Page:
The session concludes with a final Q&A, addressing specific concerns and queries from the audience, and provides a succinct summary of the key points covered, ensuring viewers are well-informed about the various benefits and supports available to them.


The future of AI and what it means for sight loss

The future of AI and what it means for sight loss


This video presents a comprehensive overview of the Future Vision series, dedicated to exploring the impact of artificial intelligence on sight loss. Hosted by a panel of experts, the session delves into the current applications of AI in assisting individuals with sight loss, speculative advancements in technology, and the ethical dilemmas posed by AI’s integration into daily life. The discussion includes practical demonstrations of ChatGPT, insights into AI-powered personal assistants and smart devices, and an exciting look at future technologies like AI-assisted shopping in supermarkets. This session provides valuable information for individuals with sight loss, caregivers, and technology enthusiasts interested in the intersection of AI and accessibility.

Table of Contents

  1. Introduction to Future Vision (00:00:00)
    • Overview and importance of artificial intelligence for sight loss.
  2. Event Announcement (00:00:06)
    • Introduction to the event, presenters, and the date of presentation.
  3. Objectives and Collaboration (00:00:12)
    • The goals of the Future Vision series and collaborative efforts.
  4. Partner Organizations (00:00:33)
    • Introduction to six local independent sight societies participating.
  5. The Monthly Future Vision Session (00:00:51)
    • Description of the session and its collaborative nature.
  6. Panel Introduction and AI’s Direction (00:01:04)
    • The panel members will be introduced, and a discussion will be held on AI’s current state and future.
  7. AI in the Sight Loss Community (00:02:02)
    • How are AI technologies currently assisting and what are future expectations?
  8. New Developments and Integration (00:03:50)
    • Discussion on chatbots and their integration into existing systems.
  9. Future Expectations for AI Technologies (00:05:03)
    • Speculation on advancements in AI systems and devices aiding sight loss.
  10. Ethical Considerations (00:09:40)
    • A dialogue on the ethical dilemmas posed by AI technologies.
  11. Utilizing ChatGPT for Practical Solutions (00:10:22)
    • Demonstrate ChatGPT for accessing information and services.
  12. AI for Internet Use and Personalization (00:11:08)
    • How AI contributes to personalized internet experiences.
  13. Practical Demonstration: ChatGPT Interaction (00:13:20)
    • Live demonstration asking ChatGPT various questions.
  14. Discussion on AI Bias and Information Sources (00:18:18)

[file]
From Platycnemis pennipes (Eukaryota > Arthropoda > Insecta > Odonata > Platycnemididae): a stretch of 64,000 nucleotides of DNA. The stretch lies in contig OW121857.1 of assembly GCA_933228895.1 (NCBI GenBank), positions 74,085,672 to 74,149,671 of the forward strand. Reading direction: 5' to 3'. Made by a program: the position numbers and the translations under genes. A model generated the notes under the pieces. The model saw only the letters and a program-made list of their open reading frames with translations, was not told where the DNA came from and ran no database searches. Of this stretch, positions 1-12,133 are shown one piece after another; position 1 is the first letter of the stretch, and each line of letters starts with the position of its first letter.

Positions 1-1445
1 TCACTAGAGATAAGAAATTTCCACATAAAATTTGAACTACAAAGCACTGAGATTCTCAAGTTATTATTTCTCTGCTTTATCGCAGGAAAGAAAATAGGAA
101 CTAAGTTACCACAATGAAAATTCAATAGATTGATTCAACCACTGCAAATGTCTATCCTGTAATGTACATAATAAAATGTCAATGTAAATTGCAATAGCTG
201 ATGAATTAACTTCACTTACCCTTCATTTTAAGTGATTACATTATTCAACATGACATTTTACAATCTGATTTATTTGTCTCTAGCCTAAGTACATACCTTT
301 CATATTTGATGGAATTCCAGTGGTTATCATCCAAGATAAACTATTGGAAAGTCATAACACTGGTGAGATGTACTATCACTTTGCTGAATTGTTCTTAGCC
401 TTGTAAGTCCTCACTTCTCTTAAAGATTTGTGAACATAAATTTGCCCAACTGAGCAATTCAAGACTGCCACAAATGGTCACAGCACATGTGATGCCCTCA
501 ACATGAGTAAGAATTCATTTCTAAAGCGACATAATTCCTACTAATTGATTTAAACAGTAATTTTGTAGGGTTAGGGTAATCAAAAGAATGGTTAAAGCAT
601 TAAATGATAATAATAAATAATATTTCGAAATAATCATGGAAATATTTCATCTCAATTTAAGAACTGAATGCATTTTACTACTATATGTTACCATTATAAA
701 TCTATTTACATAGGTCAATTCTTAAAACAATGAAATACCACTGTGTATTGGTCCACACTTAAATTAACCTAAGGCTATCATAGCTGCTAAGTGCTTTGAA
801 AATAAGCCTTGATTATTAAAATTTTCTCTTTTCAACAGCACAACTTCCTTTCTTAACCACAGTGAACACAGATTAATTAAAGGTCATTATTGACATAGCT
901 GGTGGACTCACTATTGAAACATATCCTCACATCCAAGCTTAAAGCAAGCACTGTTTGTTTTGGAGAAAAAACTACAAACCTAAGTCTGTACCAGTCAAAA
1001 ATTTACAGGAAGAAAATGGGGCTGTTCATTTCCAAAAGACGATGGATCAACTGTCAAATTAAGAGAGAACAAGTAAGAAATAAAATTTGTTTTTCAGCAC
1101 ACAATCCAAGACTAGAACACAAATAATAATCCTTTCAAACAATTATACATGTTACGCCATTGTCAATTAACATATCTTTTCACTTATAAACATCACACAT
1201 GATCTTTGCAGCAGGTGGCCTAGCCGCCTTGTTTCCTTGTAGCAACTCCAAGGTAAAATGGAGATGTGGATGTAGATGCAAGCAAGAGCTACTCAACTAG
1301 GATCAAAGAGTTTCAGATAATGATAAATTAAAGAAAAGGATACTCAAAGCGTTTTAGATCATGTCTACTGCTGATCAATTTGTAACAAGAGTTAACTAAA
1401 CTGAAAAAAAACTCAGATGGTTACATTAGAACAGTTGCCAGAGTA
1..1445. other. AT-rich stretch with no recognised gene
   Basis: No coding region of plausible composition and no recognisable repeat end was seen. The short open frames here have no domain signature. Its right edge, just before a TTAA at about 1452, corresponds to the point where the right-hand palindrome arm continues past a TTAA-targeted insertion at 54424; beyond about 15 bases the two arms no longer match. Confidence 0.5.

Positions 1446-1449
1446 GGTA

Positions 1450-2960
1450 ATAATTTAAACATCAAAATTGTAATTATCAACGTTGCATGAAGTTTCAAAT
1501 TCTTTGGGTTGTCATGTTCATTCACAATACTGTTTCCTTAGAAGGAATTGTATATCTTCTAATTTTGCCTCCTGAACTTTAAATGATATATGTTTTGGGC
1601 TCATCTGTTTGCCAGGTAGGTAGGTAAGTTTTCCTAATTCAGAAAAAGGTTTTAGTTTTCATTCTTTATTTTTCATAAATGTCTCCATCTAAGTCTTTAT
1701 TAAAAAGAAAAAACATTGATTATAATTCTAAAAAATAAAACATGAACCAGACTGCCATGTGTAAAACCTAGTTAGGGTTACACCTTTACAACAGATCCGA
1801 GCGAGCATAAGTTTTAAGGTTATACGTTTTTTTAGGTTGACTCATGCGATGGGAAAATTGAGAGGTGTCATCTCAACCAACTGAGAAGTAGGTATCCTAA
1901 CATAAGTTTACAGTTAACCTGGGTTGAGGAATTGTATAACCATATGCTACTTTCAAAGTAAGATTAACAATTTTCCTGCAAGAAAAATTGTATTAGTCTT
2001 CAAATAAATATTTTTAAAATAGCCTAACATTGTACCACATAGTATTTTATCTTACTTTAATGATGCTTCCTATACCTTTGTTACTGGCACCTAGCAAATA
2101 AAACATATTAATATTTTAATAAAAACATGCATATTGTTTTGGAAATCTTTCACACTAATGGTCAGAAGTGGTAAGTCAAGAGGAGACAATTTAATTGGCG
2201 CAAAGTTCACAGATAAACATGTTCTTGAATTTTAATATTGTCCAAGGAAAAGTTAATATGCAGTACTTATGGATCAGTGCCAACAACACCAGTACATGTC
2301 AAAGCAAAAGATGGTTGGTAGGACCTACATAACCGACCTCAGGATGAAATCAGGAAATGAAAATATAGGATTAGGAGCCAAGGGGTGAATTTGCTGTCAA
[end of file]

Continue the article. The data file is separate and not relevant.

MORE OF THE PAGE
• Concerns and considerations regarding the bias within AI responses.
  15. Exploring AI’s Role in Accessibility (00:20:34)
    • Discussion on current and future AI applications for accessibility.
  16. Shopping with AI Assistance (00:29:29)
    • Introduction of AI applications designed to assist with shopping.
  17. AI-Assisted Shopping Experiences (00:33:47)
    • Exploring AI applications in supermarkets for sight loss support.
  18. AI Innovations and Expectations (00:34:55)
    • Discussion on upcoming AI innovations and expectations for the sight loss community.
  19. Technology Demonstrations and Practical Uses (00:35:05)
    • Highlighting practical demonstrations of AI technology and its uses for individuals with sight loss.
  20. AI and Accessibility in Daily Life (00:36:00)
    • How AI is becoming an integral part of daily life and improving accessibility for the sight loss community.
  21. Closing Remarks and Future Directions (00:38:45)
    • Closing the discussion with thoughts on the future direction of AI in supporting sight loss.


Using NFC Tags to Create Talking Lables

Using NFC Tags to Create Talking Lables


In this video, we will look at using NFC Tags and an iPhone to create talking labels using cheap, readily available NFC tags.

In this video we’ll cover

  • We will show you how to use Simply NFC to Read and Write NFC Tags
  • Use a Siri Shortcut to read NFC Tags
  • Using Speak Screen selection as an alternative to Voiceover
  • What is an NFC Tag
  • What does NTAG/NFC215 mean
  • What sort of information can you store on a NFC Tag (NDEF)

What is an NFC Tag

NFC Stands for Near Field Communications. They are a small, flat device that stores information, like a digital label. It works by using short-range wireless technology to communicate with compatible devices, such as smartphones or tablets. When you tap your device near the NFC tag, it instantly shows the stored information. NFC tags have a wide variety of applications, including contactless payments, event information, unlocking security locks, and connecting to wifi networks.